Calgary remains ill-prepared for 1-in-100-year flood

Calgary remains ill-prepared for 1-in-100-year flood | Insurance Business

Calgary remains ill-prepared for 1-in-100-year flood

Years have passed since Calgary experienced its worst flooding event in 2013, and some believe the city is still unprepared for another major flooding.

A special feature by CBC News said that the city is facing a 3.9% chance of experiencing a “1-in-100-year” flood.

"That really means a flood that is of such magnitude that it has a chance of occurring of one per cent ... in any given year," explained Calgary watershed analysis leader Frank Frigo. "So, having a 100-year flood does not mean that, if you have one, then you'll have 99 years where you do not."

Although a flood of such magnitude only has a 1% annual chance of happening, Frigo noted that it could happen quite irregularly, not just every hundred years or so. He pointed out that in Calgary, there were two major flood events in 1879 and 1897 – both bigger than the 2013 flood.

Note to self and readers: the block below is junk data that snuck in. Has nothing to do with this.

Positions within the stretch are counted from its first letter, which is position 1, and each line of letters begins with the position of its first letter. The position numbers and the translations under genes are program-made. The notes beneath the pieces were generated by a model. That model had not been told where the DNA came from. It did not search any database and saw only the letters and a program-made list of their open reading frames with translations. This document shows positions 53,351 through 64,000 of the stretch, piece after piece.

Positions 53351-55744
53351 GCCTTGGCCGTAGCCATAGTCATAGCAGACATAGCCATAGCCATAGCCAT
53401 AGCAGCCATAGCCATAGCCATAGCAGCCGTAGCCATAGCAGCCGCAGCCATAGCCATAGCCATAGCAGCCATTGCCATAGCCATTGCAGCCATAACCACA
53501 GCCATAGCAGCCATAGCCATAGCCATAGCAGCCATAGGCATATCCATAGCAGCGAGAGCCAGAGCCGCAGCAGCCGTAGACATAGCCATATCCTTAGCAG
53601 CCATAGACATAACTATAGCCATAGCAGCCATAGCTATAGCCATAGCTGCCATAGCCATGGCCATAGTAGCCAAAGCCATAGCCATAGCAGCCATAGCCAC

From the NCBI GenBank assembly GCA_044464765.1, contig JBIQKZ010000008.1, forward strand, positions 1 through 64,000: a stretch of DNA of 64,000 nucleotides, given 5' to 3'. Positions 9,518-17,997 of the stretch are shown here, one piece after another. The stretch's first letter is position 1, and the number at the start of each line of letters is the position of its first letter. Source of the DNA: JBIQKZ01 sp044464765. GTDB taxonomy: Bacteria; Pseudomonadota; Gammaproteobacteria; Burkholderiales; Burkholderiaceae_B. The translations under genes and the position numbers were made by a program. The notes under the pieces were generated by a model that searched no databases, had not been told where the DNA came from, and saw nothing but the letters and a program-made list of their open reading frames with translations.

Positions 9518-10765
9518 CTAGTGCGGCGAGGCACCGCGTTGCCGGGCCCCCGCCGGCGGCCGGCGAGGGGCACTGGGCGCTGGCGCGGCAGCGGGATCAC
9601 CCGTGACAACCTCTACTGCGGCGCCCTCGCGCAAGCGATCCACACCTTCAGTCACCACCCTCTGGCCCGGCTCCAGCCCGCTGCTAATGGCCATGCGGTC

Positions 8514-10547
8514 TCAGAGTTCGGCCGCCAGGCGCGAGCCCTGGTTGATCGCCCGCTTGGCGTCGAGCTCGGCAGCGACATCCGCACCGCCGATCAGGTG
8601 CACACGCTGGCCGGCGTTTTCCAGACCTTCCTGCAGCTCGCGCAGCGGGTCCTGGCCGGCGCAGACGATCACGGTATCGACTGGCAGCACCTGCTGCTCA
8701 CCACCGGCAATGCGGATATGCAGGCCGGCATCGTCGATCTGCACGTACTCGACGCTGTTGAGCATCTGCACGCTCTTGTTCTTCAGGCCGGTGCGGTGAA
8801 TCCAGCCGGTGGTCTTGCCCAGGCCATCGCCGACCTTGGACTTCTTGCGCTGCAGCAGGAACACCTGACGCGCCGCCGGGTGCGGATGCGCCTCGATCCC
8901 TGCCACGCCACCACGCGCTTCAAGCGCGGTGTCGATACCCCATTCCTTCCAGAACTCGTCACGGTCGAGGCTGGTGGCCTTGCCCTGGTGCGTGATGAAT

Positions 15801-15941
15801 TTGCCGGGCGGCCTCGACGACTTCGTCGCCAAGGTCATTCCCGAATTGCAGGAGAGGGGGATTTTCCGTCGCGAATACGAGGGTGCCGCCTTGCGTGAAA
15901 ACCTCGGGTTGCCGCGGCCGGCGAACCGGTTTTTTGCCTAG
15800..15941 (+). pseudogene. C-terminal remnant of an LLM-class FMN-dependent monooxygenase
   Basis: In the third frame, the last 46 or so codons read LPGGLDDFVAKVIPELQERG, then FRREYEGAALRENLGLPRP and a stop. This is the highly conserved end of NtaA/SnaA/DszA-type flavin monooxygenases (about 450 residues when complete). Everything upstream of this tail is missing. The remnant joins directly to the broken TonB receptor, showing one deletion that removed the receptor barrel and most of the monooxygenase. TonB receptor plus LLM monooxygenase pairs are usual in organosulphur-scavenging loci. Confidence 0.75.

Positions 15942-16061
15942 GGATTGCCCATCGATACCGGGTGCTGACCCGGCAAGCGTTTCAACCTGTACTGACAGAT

"And that isn't because the natural system can't produce [the floods]," he said. "It appears, based on all hydrologic analysis, to simply have been a question of chance."

Despite the real risk of a 1-in-100-year flood, Calgary has yet to pull the trigger on any large-scale measures designed to handle such flooding.

After the 2013 flood, the PC government at the time had considered a proposal to build a diversion tunnel from the Glenmore reservoir that leads into an off-stream storage site near Springbreak Road – a policy the NDP government chose to continue in 2015.

Time has passed, and the project remains unfulfilled due to resistance from property owners in the area of the reservoir, as well as several bureaucratic issues.

CBC News reported that the province still needs to acquire land for the reservoir from private owners, through direct transactions or expropriation, which takes a lot of time. Construction costs for the project are estimated at $292 million, while land acquisition costs are from $80 million to $140 million, depending on how much land is purchased versus expropriated.

The province also needs to secure environmental approval from the federal government before it can even begin building the reservoir. A federal regulator had sent back the province’s initial environmental impact assessment, saying it lacked detail. Alberta had just sent a new assessment in spring, but may have to wait until March 2019 for a response.


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